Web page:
By JOE BEL BRUNO, AP Business Writer 10 minutes ago
NEW YORK - The nation's three largest banks said Monday they will team up to buy tens of billions of dollars in investments that lost value after global credit markets seized up.
The plan is designed to inject more confidence into the market, and increase investor appetite for the short-term debt known as commercial paper. The market for commercial paper, which is crucial for companies to fund short-term borrowing needs, locked up this summer.
That followed a crisis in the mortgage industry, as people defaulted on their home loans at a skyrocketing rate. It caused a widespread aversion to risk and led the Federal Reserve to pump money into the financial system, though the latest plan relies more heavily on the banks themselves.
The Treasury Department introduced the idea of a bailout in recent talks with Citigroup Inc., Bank of America Corp., JPMorgan Chase & Co and others. It was not known how much money would be put into the fund, but there have been reports it could be between $80 billion to $100 billion.
"This proposal will complement other solutions investors and asset managers may utilize in committing and deploying capital to support more efficient markets," the Treasury Dept. said in a statement Monday
The government's role in coming up with a private-sector solution to the nation's credit problems is similar to the bailout of hedge fund Long-Term Capital Management in 1998. The Fed approached Wall Street's biggest banks to rescue LTCM before its wrong-way financial bets set off a financial shockwave.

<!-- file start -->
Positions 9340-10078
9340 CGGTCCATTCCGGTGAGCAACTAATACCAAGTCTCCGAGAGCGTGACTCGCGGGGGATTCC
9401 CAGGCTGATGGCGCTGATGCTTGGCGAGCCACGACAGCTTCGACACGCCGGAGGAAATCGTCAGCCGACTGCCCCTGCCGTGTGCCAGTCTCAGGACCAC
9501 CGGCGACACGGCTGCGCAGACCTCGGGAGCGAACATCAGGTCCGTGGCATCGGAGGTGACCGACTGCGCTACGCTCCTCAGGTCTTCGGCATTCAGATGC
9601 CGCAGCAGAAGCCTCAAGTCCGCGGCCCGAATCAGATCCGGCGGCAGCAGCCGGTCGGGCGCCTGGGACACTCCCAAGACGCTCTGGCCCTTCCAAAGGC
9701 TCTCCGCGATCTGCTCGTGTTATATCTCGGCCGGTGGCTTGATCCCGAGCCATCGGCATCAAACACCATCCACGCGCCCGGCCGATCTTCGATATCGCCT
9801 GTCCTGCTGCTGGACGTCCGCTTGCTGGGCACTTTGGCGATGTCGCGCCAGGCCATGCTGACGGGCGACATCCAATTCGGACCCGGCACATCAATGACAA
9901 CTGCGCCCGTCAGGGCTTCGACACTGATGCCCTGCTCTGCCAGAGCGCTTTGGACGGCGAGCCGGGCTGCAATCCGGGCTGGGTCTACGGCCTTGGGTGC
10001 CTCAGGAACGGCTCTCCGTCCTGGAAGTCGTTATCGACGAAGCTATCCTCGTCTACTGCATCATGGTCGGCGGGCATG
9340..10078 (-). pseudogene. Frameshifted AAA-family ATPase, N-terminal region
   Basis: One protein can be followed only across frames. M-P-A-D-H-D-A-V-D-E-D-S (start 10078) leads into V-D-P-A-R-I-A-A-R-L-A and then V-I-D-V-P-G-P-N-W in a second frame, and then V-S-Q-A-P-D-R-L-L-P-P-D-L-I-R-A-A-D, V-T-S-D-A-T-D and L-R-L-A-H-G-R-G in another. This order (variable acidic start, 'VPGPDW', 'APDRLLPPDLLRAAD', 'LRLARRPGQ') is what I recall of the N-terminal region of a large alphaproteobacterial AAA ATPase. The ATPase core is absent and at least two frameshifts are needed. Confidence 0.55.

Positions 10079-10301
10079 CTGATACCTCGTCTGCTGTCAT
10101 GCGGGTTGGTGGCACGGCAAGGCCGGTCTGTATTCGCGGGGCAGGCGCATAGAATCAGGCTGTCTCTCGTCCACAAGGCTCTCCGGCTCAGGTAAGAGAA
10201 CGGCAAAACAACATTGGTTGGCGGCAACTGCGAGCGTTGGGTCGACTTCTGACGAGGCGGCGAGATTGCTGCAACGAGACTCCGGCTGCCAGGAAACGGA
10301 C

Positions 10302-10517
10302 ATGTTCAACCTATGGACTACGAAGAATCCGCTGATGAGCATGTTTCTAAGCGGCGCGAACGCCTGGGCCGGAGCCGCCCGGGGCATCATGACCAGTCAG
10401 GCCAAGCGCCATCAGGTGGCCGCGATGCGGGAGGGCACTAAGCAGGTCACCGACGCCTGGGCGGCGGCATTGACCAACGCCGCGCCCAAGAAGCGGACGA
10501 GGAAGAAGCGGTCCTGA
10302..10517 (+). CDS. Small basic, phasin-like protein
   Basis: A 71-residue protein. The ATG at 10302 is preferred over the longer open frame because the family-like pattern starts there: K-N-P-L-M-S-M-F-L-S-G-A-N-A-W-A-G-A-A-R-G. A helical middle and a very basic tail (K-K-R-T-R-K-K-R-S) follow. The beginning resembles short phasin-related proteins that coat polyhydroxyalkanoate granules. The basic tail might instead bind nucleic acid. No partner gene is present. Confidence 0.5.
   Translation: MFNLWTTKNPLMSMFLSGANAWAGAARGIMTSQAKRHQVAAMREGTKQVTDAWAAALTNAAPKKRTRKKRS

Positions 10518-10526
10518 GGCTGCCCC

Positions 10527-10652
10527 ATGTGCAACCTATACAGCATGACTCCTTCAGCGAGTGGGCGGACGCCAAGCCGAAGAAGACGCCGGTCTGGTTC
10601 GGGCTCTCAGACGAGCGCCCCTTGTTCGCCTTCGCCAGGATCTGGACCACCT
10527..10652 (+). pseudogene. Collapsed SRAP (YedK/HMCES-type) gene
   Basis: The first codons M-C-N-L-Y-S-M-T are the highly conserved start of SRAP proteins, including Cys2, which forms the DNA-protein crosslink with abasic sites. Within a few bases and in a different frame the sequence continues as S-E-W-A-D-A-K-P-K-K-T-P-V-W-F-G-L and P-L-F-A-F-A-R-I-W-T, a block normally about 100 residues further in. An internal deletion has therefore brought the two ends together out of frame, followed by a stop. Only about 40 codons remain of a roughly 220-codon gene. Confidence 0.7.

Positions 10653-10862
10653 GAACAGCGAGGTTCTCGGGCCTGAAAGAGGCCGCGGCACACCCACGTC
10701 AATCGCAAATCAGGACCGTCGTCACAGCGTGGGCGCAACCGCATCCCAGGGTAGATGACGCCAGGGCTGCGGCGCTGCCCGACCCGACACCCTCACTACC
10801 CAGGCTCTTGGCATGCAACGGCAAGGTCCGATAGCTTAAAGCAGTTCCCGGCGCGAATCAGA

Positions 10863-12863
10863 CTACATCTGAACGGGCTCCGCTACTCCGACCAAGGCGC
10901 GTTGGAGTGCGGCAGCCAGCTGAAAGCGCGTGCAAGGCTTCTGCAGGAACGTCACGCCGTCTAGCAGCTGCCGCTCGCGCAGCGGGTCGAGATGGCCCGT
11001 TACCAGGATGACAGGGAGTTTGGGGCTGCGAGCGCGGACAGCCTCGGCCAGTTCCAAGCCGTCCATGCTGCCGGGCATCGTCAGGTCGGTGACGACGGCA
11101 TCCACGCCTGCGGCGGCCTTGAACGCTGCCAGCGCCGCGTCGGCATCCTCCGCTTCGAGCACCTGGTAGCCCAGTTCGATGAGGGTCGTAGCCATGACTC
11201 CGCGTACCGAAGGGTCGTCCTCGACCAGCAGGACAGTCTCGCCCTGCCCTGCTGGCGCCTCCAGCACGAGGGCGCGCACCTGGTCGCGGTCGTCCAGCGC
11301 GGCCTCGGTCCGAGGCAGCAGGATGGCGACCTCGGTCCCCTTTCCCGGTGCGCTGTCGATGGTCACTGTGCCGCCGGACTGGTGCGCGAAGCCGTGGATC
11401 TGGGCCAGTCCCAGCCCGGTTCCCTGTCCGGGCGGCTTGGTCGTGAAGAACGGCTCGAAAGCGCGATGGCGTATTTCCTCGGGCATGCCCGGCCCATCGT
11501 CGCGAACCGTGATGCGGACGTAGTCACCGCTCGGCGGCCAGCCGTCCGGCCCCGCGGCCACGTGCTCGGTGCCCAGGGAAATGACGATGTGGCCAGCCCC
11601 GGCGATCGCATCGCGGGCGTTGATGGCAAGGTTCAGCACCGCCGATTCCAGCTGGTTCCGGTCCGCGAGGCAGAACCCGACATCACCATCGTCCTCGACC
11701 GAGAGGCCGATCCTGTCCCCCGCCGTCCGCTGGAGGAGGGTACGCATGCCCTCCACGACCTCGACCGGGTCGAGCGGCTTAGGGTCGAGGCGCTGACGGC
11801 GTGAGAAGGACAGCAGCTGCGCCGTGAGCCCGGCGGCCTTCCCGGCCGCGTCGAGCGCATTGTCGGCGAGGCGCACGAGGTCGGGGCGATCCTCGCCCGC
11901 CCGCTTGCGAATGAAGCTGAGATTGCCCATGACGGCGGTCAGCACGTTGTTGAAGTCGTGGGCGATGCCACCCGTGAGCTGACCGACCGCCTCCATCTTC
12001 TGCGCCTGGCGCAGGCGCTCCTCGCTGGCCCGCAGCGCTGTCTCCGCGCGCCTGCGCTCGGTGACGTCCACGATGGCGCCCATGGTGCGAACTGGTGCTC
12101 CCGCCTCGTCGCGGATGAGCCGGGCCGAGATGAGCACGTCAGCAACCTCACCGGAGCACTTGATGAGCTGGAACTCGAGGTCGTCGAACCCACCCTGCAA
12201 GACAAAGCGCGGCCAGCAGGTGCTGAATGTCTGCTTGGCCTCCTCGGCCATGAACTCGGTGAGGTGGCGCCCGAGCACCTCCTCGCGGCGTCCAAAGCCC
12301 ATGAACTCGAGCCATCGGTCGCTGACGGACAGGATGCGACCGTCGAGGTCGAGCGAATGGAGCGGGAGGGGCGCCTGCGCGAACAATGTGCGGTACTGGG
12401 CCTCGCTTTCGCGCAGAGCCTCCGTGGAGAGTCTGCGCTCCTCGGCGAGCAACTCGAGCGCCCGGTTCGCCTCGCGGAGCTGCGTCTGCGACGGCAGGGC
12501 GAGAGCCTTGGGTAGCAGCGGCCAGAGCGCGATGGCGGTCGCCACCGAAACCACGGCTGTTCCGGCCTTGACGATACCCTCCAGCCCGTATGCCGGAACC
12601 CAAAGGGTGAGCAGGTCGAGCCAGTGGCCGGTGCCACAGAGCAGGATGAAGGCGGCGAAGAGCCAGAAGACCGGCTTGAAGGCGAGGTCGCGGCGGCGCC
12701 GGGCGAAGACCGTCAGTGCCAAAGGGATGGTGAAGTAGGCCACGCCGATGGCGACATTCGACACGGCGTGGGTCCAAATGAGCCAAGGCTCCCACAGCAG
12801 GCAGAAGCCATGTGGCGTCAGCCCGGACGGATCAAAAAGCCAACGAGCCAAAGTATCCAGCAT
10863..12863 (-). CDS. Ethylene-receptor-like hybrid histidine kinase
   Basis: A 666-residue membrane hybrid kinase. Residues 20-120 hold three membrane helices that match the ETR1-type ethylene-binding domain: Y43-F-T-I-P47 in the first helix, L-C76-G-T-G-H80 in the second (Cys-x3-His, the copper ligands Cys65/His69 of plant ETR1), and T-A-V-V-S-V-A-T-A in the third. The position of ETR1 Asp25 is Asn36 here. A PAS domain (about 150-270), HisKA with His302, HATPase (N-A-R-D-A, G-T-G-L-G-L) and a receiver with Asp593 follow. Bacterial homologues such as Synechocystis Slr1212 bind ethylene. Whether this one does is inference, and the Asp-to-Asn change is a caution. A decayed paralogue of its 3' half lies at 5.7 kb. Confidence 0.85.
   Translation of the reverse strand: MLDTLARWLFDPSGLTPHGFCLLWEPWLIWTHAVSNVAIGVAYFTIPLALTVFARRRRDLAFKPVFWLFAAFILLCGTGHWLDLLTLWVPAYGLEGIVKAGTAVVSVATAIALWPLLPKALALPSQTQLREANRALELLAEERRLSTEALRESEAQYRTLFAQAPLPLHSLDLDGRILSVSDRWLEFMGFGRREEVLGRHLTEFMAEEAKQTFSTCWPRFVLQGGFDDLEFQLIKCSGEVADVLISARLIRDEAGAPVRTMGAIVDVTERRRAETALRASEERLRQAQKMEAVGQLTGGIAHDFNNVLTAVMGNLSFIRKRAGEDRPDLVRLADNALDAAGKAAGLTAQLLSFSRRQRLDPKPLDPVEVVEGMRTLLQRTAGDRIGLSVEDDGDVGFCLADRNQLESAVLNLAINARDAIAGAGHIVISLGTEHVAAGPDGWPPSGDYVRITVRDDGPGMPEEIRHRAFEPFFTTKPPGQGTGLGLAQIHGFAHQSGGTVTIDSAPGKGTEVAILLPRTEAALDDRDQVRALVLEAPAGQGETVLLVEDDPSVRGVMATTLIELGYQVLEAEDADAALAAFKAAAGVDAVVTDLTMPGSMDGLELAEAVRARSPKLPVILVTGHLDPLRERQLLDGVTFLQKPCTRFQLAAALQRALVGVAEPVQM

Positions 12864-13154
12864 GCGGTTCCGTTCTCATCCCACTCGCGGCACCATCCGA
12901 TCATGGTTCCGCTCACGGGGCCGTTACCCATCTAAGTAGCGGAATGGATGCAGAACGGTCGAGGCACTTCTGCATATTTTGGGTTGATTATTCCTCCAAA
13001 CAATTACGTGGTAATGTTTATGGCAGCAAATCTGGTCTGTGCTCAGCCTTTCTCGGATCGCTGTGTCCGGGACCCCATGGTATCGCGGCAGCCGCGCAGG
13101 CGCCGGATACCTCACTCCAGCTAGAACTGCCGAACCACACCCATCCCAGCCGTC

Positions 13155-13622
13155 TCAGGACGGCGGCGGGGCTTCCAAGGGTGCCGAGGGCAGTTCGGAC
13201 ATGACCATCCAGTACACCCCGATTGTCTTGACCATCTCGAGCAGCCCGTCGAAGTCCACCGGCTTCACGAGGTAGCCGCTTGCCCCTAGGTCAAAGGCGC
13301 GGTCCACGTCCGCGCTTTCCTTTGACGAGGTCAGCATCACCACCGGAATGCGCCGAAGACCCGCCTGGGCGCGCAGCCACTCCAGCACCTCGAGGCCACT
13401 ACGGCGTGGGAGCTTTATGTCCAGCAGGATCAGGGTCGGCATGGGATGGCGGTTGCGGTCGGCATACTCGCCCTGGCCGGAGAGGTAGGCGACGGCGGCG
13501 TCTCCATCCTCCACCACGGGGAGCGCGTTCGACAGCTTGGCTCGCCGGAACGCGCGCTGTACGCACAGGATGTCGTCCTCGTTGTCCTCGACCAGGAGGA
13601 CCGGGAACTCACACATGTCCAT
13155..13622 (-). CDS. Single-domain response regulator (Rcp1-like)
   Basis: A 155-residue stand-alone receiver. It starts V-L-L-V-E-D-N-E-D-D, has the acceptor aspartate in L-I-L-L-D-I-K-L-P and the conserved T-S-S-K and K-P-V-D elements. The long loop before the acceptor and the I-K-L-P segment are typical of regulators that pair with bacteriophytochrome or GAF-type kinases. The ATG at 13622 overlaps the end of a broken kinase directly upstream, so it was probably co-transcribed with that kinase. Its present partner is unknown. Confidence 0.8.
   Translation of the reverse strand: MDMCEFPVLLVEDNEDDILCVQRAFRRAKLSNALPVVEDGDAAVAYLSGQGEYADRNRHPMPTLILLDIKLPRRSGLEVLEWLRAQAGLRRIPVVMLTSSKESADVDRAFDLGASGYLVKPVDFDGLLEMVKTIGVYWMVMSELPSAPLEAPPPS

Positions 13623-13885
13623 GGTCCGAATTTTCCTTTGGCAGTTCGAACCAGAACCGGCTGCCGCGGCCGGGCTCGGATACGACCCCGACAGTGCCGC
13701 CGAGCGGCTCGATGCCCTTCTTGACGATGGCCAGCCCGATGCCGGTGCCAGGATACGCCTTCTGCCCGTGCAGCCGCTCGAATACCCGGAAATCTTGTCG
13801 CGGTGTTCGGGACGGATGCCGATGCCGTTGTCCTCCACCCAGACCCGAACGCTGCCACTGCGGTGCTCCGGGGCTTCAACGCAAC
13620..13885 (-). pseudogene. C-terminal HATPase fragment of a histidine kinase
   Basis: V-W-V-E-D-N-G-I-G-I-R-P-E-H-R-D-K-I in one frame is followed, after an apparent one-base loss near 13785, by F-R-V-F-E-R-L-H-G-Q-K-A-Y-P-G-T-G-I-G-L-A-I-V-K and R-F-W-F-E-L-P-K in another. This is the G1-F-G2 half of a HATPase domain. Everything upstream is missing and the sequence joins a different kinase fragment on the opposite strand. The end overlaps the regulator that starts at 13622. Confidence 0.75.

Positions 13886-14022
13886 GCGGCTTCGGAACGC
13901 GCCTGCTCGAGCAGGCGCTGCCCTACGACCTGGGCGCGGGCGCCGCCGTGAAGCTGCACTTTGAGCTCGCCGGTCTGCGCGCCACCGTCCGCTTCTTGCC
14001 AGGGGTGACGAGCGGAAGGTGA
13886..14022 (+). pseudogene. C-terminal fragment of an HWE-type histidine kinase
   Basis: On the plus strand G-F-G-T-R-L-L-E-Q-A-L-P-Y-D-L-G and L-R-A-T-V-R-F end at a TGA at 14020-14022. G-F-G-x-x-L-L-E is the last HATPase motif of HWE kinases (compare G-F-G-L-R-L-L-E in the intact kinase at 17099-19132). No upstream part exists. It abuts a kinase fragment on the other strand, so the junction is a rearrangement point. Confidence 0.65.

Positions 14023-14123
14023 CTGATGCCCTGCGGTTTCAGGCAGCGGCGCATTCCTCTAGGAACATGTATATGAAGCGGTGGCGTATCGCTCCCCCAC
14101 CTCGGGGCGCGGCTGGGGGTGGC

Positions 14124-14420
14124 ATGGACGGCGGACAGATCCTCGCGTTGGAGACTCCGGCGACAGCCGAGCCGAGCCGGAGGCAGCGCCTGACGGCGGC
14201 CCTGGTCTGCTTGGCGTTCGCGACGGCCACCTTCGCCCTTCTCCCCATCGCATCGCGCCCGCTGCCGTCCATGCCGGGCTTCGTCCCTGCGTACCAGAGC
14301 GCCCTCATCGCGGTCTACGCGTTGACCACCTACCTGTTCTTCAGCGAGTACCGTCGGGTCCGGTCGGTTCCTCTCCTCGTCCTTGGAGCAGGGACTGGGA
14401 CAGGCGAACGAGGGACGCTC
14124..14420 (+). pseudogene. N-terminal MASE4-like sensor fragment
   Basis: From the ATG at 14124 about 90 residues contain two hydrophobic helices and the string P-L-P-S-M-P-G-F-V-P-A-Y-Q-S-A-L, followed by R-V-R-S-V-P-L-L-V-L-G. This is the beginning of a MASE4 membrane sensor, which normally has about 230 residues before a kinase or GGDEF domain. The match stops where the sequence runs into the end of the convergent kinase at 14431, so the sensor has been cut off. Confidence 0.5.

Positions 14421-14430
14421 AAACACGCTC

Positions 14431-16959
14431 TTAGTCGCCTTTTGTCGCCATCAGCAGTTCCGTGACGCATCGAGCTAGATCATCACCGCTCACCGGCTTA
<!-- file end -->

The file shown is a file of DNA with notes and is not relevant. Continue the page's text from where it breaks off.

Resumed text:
This time around, the banks hope to not only prevent credit problems from spreading — but also are bailing themselves out. They operate structured investment vehicles, known as SIVs, that reportedly have as much as $400 billion worth of assets. Those could plunge in value unless the credit markets are stabilized.
The SIVs used short-term commercial paper, sold at low interest rates, to buy longer-term mortgage-backed securities and other instruments with higher rates of return. With the seizure of the credit markets, many SIVs had trouble selling new commercial paper to replace upcoming obligations on older paper.
The new fund — called the Master Liquidity Enhancement Conduit or M-LEC — would launch in the next 90 days and be used to buy distressed securities from SIVs. That would in turn give them the capital to pay off their commercial paper obligations, and ultimately extricate themselves from what otherwise might have been substantial losses.
By buying SIVs' distressed investments, the new fund would inject enough liquidity into the market to make investors more confident in buying commercial paper.
The funds' backers said they will shy away from risky instruments and buy only highly rated, asset-backed debt — a market that is already beginning to show signs of life.